Kent to consider banning medical marijuana dispensaries; public hearing May 14
By STEVE HUNTER
Kent Reporter Courts, government reporter
May 10, 2012 · 10:44 AM
Residents will get a chance to tell a Kent City Council committee what they think about a proposal to ban medical marijuana dispensaries and collective gardens.
A large turnout is expected at a public hearing at 5:30 p.m. Monday, May 14 in Council Chambers at City Hall before the city's Economic and Community Development Committee. Councilwoman Jamie Perry chairs the committee that also includes council members Bill Boyce and Deborah Ranniger.
The committee is expected to vote after the public hearing about whether to send the proposal to the full council for adoption, possibly at the June 5 council meeting.
"We need to step up and address the issue," Boyce said during a phone interview. "We've passed two moratoriums already. We need to address which way to go for the city."
Kent has at least two medical marijuana businesses operating as collective gardens. The businesses are Evergreen Association of Collective Gardens and Herbal Choice Caregivers. The owners of the two facilities could not be reached for comment.
The council voted 4-3 Jan. 2 on a new six-month moratorium to ban medical marijuana dispensaries after passing a similar measure in July. The second, six-month moratorium expires July 11.
"I don't want to wait until the last minute," Boyce said. "We need to get this on the table and move on."
Boyce joined council members Les Thomas and Dana Ralph in a 3-0 vote April 23 on the Public Safety Committee to recommend "the (Economic and Community Development) committee pass an ordinance banning medical marijuana dispensaries and collective gardens from the city of Kent."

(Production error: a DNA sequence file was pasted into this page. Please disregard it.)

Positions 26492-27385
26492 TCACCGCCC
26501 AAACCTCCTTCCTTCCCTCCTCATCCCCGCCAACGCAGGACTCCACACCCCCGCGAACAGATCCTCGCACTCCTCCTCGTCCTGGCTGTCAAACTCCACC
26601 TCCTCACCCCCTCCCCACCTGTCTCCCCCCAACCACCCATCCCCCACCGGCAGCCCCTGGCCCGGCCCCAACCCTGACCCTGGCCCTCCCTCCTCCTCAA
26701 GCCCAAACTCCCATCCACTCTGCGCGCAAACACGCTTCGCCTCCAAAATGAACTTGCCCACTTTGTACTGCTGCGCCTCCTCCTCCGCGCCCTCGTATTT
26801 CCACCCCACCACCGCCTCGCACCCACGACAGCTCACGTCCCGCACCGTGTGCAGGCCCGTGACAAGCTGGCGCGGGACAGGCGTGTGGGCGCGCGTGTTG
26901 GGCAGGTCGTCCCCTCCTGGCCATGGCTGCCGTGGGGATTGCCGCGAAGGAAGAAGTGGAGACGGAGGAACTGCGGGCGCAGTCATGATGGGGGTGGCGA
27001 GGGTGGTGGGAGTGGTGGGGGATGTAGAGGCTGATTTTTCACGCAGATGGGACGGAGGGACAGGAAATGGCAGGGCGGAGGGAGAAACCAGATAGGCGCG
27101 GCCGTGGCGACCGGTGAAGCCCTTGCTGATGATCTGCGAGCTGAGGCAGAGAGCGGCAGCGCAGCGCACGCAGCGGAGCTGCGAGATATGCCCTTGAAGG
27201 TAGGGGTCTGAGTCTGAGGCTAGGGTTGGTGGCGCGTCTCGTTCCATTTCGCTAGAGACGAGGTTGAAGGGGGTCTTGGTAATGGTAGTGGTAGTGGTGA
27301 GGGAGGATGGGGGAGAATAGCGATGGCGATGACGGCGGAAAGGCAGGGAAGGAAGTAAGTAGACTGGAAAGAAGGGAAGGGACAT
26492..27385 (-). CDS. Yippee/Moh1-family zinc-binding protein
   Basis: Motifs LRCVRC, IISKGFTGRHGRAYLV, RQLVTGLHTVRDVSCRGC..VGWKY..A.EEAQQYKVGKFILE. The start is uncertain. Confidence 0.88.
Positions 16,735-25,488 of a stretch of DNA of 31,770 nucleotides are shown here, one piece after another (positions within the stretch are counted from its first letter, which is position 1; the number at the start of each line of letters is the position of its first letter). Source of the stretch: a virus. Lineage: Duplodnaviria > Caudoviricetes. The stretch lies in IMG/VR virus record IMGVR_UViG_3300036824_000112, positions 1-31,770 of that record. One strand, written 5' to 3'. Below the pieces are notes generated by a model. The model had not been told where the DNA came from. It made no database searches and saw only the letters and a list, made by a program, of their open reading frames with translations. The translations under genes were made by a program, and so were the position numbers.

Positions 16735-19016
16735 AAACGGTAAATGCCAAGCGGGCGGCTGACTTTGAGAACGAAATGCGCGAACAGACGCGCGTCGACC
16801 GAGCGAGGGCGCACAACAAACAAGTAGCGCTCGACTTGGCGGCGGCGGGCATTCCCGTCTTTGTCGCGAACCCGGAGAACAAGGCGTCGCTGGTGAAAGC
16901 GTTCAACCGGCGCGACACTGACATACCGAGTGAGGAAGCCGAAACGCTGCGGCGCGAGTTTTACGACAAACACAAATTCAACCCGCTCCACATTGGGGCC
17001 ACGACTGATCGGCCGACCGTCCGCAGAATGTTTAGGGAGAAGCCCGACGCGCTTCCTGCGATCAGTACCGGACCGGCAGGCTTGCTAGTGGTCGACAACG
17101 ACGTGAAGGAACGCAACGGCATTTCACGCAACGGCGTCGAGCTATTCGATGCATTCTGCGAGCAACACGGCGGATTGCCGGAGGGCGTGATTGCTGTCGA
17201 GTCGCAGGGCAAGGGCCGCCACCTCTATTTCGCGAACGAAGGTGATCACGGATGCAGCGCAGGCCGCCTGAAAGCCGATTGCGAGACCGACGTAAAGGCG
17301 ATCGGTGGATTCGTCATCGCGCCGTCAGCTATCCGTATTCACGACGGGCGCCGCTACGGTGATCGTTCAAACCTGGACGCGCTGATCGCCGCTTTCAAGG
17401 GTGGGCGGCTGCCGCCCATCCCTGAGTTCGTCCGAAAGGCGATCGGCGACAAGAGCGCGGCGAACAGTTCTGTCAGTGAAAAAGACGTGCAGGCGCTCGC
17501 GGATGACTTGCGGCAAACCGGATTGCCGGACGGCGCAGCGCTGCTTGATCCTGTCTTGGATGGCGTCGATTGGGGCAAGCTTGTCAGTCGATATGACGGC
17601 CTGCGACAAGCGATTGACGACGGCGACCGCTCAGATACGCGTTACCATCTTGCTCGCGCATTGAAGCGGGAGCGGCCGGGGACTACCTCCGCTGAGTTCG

"Right now I favor the ban," Boyce said. "But I will approach it with an open mind."
Philip Dawdy, part of the state lobby the last couple of years for medical marijuana legislation, said in a phone interview that the city is taking the wrong approach and would be only the second city in the state to adopt an outright ban. Naches in Yakima County is the only city he knows about that passed an outright ban as opposed to a moratorium.
"If they pass a ban it'll end up in court," said Dawdy, who has kept a close watch on medical marijuana legislation in Kent and other cities. "I'm frustrated they're taking this in this direction. I'll either show up and tell them it's against the law or submit written testimony."
Dawdy said collective gardens are allowed under state law and that's what the two medical marijuana businesses in Kent are operating under. He said
Dawdy expects the two Kent collective gardens would sue the city if it passes an outright ban.
Boyce said he leans toward the ban because federal law prohibits the use of marijuana, even though state law allows medical marijuana use.
"The state doesn't overrule the federal," he said. "I've been a public official for about 17 years and the law is the law."
Boyce is serving his first year on council but has been on the Kent School Board for 17 years.
Several cities allow medical marijuana dispensaries, including Seattle.
"Some cities are doing it but they're breaking the law," Boyce said.
The council tried to adopt zoning laws in January to allow medical marijuana collective gardens but the measure failed 4-3 with Boyce, Ralph, Thomas and Ranniger voting no. Elizabeth Albertson, Perry and Council President Dennis Higgins voted in favor of zoning ordinance for medical marijuana collective gardens.
A similar proposal failed on a 3-3 vote in December.Contact Kent Reporter Courts, government reporter Steve Hunter at email@example.com or 253-872-6600, ext. 5052.